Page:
Italian restauranteur explains after calling County Durham town ‘Afghanistanley’

Italian restauranteur explains after calling County Durham town ‘Afghanistanley’

A business owner is facing backlash on social media after using an offensive term to describe a former mining town in County Durham.

Stanley residents have penned a controversial Facebook post by Tina Ion, the co-owner of Italian eatery Osteria Antonio, calling the area “Afghanistanley”.

The 46-year-old, who took over the restaurant in September, said it was a term she’d never heard before and came after a light-hearted chat with customers on Friday night.

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In her post, Tina, who is originally from Romania, said: “We are testing the market as we may be moving in Consett or Newcastle.

“Afghanistanley is a bit rough for the standards we are trying to offer but even if it happens it won’t be any time soon (I wish).

“That’s why we will still be here when the weather is nice to open the beer garden and have a barbecue outside.”

The Northern Echo: One of the exchanges on Facebook
The Northern Echo: One of the exchanges on Facebook

One of the exchanges on Facebook (Image: Facebook)

The post drew a lot of attention in the community’s Facebook groups over the weekend. People questioned if it was a publicity stunt or if the restaurant was copying the Karen’s Diner brand, where staff are intentionally rude to employees.

Others cannot understand why a business owner would post a post that would inevitably upset their customer base.

Leanne Smith wrote: “Have you really lost the plot?

“You’re just upsetting a large community. Doesn’t do your business any good at all.”

Tina said her posts were taken out of context after a rough start in running her business and were just a testament to her “wicked sense of humor”.

Beth Highley wrote: “I didn’t see any of the posts in any way, shape or form if it was ‘out of context'”.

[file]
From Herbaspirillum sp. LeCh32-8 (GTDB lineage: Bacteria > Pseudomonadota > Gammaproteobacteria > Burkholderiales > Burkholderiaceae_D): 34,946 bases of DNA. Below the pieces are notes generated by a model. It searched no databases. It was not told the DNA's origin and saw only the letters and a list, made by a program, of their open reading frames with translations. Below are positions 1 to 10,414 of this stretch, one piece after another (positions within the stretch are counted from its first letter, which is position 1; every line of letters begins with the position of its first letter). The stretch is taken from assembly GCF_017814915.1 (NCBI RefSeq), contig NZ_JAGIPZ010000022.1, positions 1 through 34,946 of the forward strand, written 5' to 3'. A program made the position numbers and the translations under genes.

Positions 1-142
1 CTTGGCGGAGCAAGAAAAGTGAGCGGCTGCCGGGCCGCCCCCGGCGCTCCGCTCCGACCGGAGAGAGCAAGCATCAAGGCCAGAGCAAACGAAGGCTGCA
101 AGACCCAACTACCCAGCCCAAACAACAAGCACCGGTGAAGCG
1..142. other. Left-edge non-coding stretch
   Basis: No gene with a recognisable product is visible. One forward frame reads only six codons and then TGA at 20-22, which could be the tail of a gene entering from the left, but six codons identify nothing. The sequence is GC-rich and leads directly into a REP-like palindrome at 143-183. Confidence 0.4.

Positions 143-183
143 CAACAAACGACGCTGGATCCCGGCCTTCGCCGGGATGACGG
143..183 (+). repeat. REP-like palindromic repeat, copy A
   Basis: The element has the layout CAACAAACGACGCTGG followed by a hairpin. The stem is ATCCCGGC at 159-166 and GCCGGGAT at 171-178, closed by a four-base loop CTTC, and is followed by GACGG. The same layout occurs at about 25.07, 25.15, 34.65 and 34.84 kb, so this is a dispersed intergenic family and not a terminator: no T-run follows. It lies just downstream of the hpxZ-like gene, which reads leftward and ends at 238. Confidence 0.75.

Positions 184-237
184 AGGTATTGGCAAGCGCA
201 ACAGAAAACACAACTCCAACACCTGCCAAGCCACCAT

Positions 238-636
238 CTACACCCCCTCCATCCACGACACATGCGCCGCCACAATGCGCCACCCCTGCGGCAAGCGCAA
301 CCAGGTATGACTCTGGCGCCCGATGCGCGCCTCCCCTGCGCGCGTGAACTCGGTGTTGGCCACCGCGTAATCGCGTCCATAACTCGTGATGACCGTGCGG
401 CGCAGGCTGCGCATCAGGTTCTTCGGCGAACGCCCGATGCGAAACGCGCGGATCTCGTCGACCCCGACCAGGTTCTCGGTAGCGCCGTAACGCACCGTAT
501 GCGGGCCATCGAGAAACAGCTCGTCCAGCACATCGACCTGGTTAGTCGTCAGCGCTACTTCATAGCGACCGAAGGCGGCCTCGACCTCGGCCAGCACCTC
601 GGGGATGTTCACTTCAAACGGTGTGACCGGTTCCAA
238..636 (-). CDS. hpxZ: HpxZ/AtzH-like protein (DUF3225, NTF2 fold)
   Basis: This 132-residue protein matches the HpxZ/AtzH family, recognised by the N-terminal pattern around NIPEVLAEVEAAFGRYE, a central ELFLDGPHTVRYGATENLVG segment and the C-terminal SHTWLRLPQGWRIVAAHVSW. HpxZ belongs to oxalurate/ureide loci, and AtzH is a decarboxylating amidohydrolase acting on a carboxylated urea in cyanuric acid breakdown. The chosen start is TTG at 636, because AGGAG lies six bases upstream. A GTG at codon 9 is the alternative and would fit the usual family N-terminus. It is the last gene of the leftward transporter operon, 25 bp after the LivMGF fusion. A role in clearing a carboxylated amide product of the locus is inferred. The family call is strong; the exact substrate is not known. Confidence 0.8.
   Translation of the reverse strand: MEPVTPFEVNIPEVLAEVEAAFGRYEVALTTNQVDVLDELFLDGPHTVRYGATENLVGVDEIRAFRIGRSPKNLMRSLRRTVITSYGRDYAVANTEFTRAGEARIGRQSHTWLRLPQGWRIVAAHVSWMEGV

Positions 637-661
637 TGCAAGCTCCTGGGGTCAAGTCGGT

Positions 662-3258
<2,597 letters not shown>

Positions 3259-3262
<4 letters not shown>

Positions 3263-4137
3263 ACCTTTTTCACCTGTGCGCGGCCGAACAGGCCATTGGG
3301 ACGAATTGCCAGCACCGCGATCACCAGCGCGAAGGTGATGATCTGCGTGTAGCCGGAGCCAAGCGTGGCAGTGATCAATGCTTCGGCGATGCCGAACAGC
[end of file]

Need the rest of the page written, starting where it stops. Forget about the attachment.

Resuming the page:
“What you wrote was disgusting and offensive to most.”

Helen Taylor said she hasn’t changed her mind about trying the restaurant, despite good reviews from friends.

She said: “I’m afraid I won’t be going into your restaurant again after reading some of your comments last night wow just wow!!!

“I will take my hard-earned money elsewhere. I don’t think you have done yourself or your company any favors with your comments.”

Tina then appeared to take a defiant stance by promoting a special Afghani spicy chicken pizza.

She then wrote: “I apologize for the derogatory attribution.

“I now realize that Afghanistan sounds offensive.

“To the people of Afghanistan.”

Tina, a mother of one, who runs the restaurant at Hotel 52, a former nursing home, with her partner Antonio Grandieri, who is also 46.

The couple moved from Italy, where he is from, in 2018 and settled in Newcastle.

They used their savings to start the company and wanted to open a top-notch Italian restaurant with quality ingredients.

The Northern Echo: Authentic Italian cuisine is created by Antonio Grandieri
The Northern Echo: Authentic Italian cuisine is created by Antonio Grandieri

Authentic Italian cuisine is created by Antonio Grandieri (Image: Osteria Antonio)

Tina said they had issues with employees taking advantage of them by expecting free food for them and their families, and they had end up receiving fake negative reviews from people trying to hurt their business.

She said she made the Afghanistanley post as a joke and thought it would be received in the self-deprecating manner intended.

Tina said: “I heard that expression from people in Stanley and we had fun and laughed about it at the bar.

“They said they call it Afghanistanley. They said, “Your food is nice, but maybe it’s not in the right city.

“It’s full of Skint people and you should try to open somewhere else. They said we should buy cheap ingredients and just serve lots of fries with cheese.

“But we are Italian and we really care about preparing food. My partner is a chef and wants his food to be art. We don’t want to compromise.

“The expression just sounded really weird.”

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Tina said the couple may now have to sell their business and move out of town, but she hopes people would judge the “use of their taste buds” by the standard of the food.

She said: “I understand people are taking it out of context and I understand people are offended, but without the background people don’t fully understand it.

“I know it’s fun to have a common enemy, especially in small towns.”

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